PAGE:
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Steven Booth and Louise Booth v. Michael Scott Ioane


August 31, 2012


ORDER RE: MOTION TO DISMISS (Docs. 21, 26, and 27

Defendants have made a motion to dismiss Plaintiffs' claims with prejudice. Plaintiffs and Cross-Defendant United States have filed oppositions. Defendants object to Cross-Defendant's opposition as lacking standing. All filings have been considered by the court and for the reasons stated below, the motion is granted in part and denied in part.

I. History*fn1

Plaintiffs Vincent Steven and Louise Q. Booth ("Booths") are a married couple who file joint tax returns. In 1999, cross-defendant United States ("United States") made tax assessments against the Booths for deficiencies in the tax years 1995-1997. The Booths hired defendant Michael Scott Ioane ("Michael Ioane") to help them evade tax collection. The Booths (and certain trusts associated with the Booths) owned three parcels of property (the "Properties") in Bakersfield, CA. On December 5, 2005, the Booths transferred ownership of the Properties to defendant Acacia Corporate Management ("Acacia") and Michael Ioane, in an alleged attempt to put it out of the reach of the United States. On December 22, 2005, the United States put a tax lien on the Properties on the basis that Michael Ioane and Acacia (collectively "Ioane Group") are nominees/alter egos of the Booths.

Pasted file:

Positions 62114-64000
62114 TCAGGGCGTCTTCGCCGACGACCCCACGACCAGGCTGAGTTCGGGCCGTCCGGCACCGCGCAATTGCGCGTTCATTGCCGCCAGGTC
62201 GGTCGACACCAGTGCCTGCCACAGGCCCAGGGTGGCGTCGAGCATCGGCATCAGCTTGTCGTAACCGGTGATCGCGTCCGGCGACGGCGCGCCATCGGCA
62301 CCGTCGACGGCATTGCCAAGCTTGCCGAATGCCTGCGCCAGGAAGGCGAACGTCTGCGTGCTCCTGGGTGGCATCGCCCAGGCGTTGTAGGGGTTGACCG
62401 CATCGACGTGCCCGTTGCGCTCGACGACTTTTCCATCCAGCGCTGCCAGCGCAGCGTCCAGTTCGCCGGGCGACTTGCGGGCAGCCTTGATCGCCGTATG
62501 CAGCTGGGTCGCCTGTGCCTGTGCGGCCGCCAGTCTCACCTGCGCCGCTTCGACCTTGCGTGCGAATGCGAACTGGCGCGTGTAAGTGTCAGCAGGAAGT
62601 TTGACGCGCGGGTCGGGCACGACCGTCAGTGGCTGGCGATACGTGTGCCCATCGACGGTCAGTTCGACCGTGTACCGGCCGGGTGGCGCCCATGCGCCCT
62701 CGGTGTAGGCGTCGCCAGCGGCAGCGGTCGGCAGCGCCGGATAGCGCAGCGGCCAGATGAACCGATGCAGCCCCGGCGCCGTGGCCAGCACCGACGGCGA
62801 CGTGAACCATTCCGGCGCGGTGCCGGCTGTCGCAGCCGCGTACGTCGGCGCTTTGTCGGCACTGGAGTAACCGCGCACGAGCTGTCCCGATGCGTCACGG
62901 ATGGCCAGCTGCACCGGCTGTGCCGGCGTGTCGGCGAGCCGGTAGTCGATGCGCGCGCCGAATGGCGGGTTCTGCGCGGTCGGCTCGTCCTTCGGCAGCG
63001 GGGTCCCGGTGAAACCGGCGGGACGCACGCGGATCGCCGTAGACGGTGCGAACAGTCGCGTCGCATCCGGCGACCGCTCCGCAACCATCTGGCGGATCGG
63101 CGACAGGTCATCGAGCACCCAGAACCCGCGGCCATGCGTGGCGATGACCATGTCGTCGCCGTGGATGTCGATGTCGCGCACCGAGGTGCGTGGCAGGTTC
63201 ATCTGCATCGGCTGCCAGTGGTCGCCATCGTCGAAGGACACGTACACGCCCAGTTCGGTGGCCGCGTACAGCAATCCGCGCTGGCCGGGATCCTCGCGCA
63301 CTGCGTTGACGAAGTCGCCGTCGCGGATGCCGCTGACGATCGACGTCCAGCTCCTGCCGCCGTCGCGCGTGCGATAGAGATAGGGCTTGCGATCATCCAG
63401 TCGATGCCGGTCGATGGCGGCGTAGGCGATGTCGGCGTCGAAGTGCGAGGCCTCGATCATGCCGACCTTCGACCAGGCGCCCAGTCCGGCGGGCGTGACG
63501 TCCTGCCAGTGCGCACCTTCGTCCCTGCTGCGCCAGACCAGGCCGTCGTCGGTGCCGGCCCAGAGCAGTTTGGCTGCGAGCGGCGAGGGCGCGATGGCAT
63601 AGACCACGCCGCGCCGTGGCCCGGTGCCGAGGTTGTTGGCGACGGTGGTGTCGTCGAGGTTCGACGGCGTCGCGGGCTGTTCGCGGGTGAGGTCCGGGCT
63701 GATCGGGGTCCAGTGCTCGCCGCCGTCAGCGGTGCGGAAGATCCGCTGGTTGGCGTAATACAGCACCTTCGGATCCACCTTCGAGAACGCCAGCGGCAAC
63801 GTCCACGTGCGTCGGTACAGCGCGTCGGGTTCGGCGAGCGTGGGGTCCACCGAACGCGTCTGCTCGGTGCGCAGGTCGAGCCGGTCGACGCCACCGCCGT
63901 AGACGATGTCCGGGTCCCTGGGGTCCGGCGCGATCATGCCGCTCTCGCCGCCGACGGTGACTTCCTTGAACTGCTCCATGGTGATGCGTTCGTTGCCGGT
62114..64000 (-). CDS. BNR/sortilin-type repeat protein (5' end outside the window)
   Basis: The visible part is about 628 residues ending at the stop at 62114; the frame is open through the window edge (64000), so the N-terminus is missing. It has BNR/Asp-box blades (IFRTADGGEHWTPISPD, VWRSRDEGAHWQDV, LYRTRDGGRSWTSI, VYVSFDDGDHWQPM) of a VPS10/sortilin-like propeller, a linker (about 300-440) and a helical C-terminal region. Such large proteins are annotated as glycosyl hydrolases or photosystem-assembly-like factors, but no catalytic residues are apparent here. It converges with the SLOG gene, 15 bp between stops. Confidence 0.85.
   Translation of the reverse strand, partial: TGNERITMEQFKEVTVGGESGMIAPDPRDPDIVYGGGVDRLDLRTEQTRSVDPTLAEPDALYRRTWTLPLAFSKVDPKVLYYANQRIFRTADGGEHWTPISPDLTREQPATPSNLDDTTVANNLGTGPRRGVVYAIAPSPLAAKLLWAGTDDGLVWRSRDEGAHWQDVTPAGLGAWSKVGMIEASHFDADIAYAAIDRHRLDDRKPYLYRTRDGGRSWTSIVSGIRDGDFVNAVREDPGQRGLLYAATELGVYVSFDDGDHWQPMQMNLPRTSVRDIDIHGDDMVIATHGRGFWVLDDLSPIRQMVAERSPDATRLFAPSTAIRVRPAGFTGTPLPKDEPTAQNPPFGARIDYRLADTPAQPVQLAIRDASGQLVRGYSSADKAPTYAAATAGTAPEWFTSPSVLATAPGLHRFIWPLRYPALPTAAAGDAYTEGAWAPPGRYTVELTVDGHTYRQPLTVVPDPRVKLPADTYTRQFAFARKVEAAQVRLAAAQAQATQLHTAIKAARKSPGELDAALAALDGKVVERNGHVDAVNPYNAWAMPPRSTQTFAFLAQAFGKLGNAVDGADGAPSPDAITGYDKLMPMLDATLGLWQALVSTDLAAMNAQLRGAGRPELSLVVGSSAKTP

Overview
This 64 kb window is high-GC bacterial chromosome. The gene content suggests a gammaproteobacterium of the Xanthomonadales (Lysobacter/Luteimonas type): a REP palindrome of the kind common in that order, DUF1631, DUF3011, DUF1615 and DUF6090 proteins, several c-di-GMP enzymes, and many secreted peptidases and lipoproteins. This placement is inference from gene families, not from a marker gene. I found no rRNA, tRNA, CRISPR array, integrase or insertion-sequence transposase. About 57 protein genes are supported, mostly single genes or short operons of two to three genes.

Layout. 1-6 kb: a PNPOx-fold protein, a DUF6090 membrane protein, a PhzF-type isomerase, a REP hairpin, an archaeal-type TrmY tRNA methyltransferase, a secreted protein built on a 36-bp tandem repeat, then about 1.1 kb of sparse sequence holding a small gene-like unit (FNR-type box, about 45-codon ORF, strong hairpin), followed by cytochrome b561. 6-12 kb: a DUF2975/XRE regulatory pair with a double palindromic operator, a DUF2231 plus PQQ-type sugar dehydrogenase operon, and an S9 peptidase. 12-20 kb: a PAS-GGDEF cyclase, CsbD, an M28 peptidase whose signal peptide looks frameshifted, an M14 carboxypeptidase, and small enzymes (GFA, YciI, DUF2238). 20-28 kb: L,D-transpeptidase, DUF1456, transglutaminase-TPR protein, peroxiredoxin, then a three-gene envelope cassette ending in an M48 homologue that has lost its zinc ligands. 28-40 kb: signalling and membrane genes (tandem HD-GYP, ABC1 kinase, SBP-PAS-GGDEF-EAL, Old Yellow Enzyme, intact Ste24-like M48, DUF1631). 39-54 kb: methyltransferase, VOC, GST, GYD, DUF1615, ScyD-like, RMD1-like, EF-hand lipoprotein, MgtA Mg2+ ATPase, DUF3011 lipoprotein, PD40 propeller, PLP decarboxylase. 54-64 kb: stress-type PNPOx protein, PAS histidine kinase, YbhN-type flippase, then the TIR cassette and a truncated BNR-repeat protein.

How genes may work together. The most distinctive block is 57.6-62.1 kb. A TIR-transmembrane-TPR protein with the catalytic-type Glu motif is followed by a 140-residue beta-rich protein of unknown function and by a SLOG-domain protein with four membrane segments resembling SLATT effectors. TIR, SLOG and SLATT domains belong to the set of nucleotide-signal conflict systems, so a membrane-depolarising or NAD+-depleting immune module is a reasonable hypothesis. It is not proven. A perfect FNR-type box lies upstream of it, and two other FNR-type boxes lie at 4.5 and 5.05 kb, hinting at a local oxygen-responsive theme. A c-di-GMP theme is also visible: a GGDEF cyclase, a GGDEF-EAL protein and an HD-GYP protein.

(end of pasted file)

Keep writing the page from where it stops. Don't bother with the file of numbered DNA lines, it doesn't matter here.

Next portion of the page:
On April 9, 2009, a grand jury in Sacramento indicted the Booths and Michael Ioane on various criminal charges related to tax evasion (Criminal Case No. 09-0142). In the criminal case, the Booths reached a plea bargain with the United States: Vincent Booth plead guilty to one count of conspiracy to defraud the United States, all other charges against him and Louise Booth were dismissed. The Booths cooperated with the United States's criminal prosecution of Michael Ioane; Vincent Booth testified against Ioane at his trial. On October 3, 2011, a jury found Michael Ioane guilty of conspiracy to defraud the United States and presenting fictitious obligations intended to defraud. Michael Ioane has appealed the conviction, and the Ninth Circuit has indicated that there is "a 'substantial question' of law or fact that is 'fairly debatable,' and that 'if that substantial question is determined favorably to defendant on appeal, that decision is likely to result in reversal or an order for a new trial of all counts on which imprisonment has been imposed.'" The appeal is ongoing. The present case is only one of several civil suits dealing with the event surrounding the Booths' tax evasion and alleged attempts to shield the Properties from the United States's reach. Civ. Case Nos. 07-0620, 07-1129, 09-1689. A motion to consolidate these cases was denied. Doc. 20